I’m off to visit Southampton in a month, to figure out where to take this work next!
I was awarded competitive (as hell!) Macquarie University Research Fellowship (MQRF), to continue my work at MQ for the next 3 years! The project I submitted, together with Prof. Michael J. Steel, is focused on developing optoacoustic nanosystems for QAD – quantum acoustodynamics.
In collaboration with Luke Helt, Chris Poulton and Michael Steel we have recently submitted our new manuscript on the elastic analogue of the electromagnetic Purcell factor for review. It has been finally published in Physical Review Letters, and highlighted as an Editors’ Suggestion. You can either read it on the PRL website, or access the arXiv version for free.
In this manuscript we explore a possible analogue of the familiar electromagnetic concept – modification of the energy dissipation rate from a localized, dipolar source. In our study, the source in given by a localized harmonic force, and the modification of its radiation is governed by an elastic nanoantenna – a small spherical particle positioned near the emitter, and embedded in a different elastic material. We provide a theoretical framework for identifying the quasi-normal modes of the structure, demonstrate the effects in an exemplary system, and discuss the possibility of using this effect for engineering the rates of nonlinear, phonon-mediated optical effects.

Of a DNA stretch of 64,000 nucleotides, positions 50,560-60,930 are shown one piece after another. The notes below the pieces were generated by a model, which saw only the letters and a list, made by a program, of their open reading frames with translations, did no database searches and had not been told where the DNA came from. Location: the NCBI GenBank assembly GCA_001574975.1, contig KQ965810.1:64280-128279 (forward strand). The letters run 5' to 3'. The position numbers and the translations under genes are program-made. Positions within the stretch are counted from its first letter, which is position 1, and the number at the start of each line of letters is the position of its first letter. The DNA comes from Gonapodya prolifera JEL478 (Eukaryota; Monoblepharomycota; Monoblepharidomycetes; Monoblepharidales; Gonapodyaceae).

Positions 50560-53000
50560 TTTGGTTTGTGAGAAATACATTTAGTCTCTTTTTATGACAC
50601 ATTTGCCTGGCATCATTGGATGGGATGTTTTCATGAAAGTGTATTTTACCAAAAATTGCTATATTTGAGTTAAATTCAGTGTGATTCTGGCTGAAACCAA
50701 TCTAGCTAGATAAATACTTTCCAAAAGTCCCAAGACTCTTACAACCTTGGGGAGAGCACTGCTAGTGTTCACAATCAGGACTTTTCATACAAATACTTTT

The paper reports and discusses nonlinearities observed in Raman scattering from molecules positioned in well-controlled plasmonic nanosystems, which have been extensively studied by the research groups of Jeremy Baumberg at Cambridge University. While these systems are rather easy to destroy by a strong continuous laser illumination, Anna Lombardi, the lead author of the paper, found that one can instead use picosecond pulses of a much more intense laser source to stimulate the vibrations of the molecules.
Furthermore, she observed that the amount of light scattered off the molecules in the Raman process does not scale linearly with the peak intensity of the lasers! Instead, in accordance with the predictions of the Molecular Optomechanical, the Raman scattering becomes superlinear after a certain threshold.